Pfizer’s Bourla & MSD’s Frazier: No Cutting Corners in COVID-19 Vaccine Development & Rollout

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Top global pharma executives involved in the development of COVID-19 vaccines have stated their commitment to not rushing the release of any potential vaccine without it passing through the full clinical trial process and proving to be safe and effective. Albert Bourla of Pfizer and Kenneth Frazier of Merck (MSD globally) both made this commitment, with Bourla also hitting out against attempts by politicians to use COVID-19 for their own political gain.

 

Speaking at the IFPMA virtual media briefing on 3rd September, ‘COVID-19 therapeutics: innovation, trials and access’, Pfizer CEO Bourla revealed that Pfizer’s efforts to create a vaccine using the innovative but still unproven Messenger RNA (mRNA) technology are already “in a very advanced stage” and that 23,000 of the necessary 30,000 volunteer patients for its pivotal Phase III trial that began in July have been recruited. The trials are taking place across 125 sites in the USA, Argentina and Brazil, with Pfizer hoping to know by October whether the vaccine, developed in partnership with German firm BioNTech, is effective. Bourla stated his commitment to submitting the candidate for immediate approval if so.

 

There is so much politicized science right now that many people will feel that just for the sake of political gains, vaccines will or will not be submitted

Albert Bourla, Pfizer

 

However, he warned against the politicisation of the vaccine development process, with candidates in the November US presidential election set for November 3rd potentially seeking to use vaccines to gain a political advantage. “There is so much politicized science right now that many people will feel that just for the sake of political gains, vaccines will or will not be submitted,” he stated. “That is the worst situation a society can be in.”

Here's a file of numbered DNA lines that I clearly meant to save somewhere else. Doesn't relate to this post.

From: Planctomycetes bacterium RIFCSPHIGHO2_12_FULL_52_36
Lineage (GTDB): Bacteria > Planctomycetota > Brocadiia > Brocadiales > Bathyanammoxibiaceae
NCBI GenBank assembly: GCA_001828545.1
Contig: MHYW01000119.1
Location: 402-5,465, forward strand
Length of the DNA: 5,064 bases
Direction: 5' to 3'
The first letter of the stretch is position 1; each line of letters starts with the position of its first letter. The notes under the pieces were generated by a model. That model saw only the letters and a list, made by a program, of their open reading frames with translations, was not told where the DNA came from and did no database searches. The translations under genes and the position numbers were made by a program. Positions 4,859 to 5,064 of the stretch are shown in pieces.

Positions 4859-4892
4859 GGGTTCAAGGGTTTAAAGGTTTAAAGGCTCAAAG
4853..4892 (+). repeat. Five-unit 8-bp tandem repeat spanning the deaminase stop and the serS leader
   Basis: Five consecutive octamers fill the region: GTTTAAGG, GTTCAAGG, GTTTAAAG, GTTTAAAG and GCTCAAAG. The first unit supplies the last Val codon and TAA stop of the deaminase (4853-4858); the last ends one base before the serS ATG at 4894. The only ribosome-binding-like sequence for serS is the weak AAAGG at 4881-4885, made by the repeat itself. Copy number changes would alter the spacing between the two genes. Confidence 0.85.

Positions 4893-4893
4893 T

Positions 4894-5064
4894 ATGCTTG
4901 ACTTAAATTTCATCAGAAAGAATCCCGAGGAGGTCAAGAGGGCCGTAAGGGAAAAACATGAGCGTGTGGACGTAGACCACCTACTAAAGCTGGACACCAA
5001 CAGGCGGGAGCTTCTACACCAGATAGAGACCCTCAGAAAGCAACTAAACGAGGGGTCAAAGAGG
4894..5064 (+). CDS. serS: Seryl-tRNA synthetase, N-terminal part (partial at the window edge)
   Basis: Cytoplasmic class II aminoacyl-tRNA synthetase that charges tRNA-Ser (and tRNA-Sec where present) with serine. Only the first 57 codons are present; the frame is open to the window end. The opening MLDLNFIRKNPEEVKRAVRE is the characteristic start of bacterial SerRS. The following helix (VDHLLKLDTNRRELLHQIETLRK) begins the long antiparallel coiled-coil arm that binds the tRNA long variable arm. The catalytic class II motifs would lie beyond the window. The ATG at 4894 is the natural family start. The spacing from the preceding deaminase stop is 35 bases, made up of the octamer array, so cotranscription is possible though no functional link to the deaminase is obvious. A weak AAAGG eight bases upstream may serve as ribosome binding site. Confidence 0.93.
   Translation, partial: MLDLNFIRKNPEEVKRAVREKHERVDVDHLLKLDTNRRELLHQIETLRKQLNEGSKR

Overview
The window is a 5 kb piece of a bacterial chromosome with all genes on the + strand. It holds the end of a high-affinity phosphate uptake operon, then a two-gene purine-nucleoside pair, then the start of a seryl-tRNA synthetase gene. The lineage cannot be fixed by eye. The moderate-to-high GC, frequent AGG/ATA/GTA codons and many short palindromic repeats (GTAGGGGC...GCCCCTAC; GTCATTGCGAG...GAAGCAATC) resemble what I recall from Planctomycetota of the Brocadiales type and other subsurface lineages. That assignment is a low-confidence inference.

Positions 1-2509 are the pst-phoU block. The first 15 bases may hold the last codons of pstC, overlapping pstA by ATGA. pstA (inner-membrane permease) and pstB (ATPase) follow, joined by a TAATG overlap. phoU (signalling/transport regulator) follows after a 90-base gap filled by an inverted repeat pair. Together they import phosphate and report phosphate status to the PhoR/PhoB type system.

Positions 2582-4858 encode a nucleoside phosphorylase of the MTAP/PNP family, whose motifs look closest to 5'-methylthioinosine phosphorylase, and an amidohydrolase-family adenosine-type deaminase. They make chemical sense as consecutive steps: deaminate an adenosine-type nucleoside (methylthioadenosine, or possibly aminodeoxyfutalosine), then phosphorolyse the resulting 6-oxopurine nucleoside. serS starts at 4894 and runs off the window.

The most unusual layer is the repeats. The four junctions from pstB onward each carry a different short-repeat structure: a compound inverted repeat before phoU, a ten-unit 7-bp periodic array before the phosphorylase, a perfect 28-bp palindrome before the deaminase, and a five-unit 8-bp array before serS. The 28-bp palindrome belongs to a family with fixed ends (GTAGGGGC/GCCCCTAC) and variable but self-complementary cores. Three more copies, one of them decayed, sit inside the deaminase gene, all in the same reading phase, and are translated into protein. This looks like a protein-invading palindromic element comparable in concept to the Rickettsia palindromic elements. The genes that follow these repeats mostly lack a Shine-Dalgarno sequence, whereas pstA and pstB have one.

Seeking to assuage fears that Pfizer may rush through the development of its vaccine under political pressure, Bourla noted, “I want to assure everyone that we do not have any political pressures… we will never ourselves submit [any drug] for authorization or approval before we feel it is safe and efficacious.” Harking back to the company’s long history, Bourla added, “When I took over last year, it was the 170-year anniversary of the institution… I don’t plan to reduce this reputation in a year or two.”

 

With politicians pushing for speedy access to any potential vaccines and the recent news from China, which has been administering experimental coronavirus vaccines to large numbers of state workers and Russia, which has approved its own COVID-19 vaccine before the completion of Phase III trials, Bourla concluded, “We will not cut corners. Our Phase III studies will be the only ones that will tell us if we have a safe and effective vaccine. If we don’t have results from Phase III studies, we will not submit for approval nor authorization… that’s something I’m sure most other [pharma] companies would do.”

 

We all understand the need to move with urgency given the pandemic, but we will not sacrifice safety under any set of circumstances

Kenneth Frazier, Merck (MSD)

 

Merck (MSD) entered the COVID-19 vaccine race in May with the acquisition of Austrian biotech Themis Bioscience and its vaccine technology in addition to a partnership with t non-profit research organization IAVI to develop a separate candidate using the same technology as in MSD’s Ebola Zaire virus vaccine. CEO Kenneth Frazier was as bullish as Bourla in stating his opposition to rushing the vaccine development process amid political pressures and vaccine scepticism.

 

“The most important thing for us to do is reinforce our commitment to safety to the public. We all understand the need to move with urgency given the pandemic, but we will not sacrifice safety under any set of circumstances.” Frazier added, “We will not submit for approval – that is emergency use approval or more general approval – any vaccine candidate before we have approved Phase III studies that allow us to make a reasonable estimate of what the safety and efficacy of that vaccine in the larger population is.”

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